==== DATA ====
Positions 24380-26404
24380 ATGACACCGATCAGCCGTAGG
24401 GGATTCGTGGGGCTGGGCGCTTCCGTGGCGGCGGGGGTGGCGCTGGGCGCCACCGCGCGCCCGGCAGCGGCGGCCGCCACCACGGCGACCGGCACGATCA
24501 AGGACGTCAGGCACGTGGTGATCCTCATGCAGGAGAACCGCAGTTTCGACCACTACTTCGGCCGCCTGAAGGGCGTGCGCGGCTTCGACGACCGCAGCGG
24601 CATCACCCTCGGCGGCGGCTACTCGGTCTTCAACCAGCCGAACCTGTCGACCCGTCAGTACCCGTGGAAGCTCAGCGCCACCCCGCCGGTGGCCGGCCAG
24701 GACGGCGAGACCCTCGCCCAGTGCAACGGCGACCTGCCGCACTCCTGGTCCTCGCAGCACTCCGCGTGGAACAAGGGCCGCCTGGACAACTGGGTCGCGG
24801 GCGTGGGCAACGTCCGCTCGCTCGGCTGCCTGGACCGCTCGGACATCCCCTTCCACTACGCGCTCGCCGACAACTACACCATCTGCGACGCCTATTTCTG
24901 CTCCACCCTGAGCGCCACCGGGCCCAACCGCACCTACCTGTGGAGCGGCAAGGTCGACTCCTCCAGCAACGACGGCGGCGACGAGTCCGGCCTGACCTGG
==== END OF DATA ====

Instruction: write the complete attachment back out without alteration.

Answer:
Positions 24380-26404
24380 ATGACACCGATCAGCCGTAGG
24401 GGATTCGTGGGGCTGGGCGCTTCCGTGGCGGCGGGGGTGGCGCTGGGCGCCACCGCGCGCCCGGCAGCGGCGGCCGCCACCACGGCGACCGGCACGATCA
24501 AGGACGTCAGGCACGTGGTGATCCTCATGCAGGAGAACCGCAGTTTCGACCACTACTTCGGCCGCCTGAAGGGCGTGCGCGGCTTCGACGACCGCAGCGG
24601 CATCACCCTCGGCGGCGGCTACTCGGTCTTCAACCAGCCGAACCTGTCGACCCGTCAGTACCCGTGGAAGCTCAGCGCCACCCCGCCGGTGGCCGGCCAG
24701 GACGGCGAGACCCTCGCCCAGTGCAACGGCGACCTGCCGCACTCCTGGTCCTCGCAGCACTCCGCGTGGAACAAGGGCCGCCTGGACAACTGGGTCGCGG
24801 GCGTGGGCAACGTCCGCTCGCTCGGCTGCCTGGACCGCTCGGACATCCCCTTCCACTACGCGCTCGCCGACAACTACACCATCTGCGACGCCTATTTCTG
24901 CTCCACCCTGAGCGCCACCGGGCCCAACCGCACCTACCTGTGGAGCGGCAAGGTCGACTCCTCCAGCAACGACGGCGGCGACGAGTCCGGCCTGACCTGG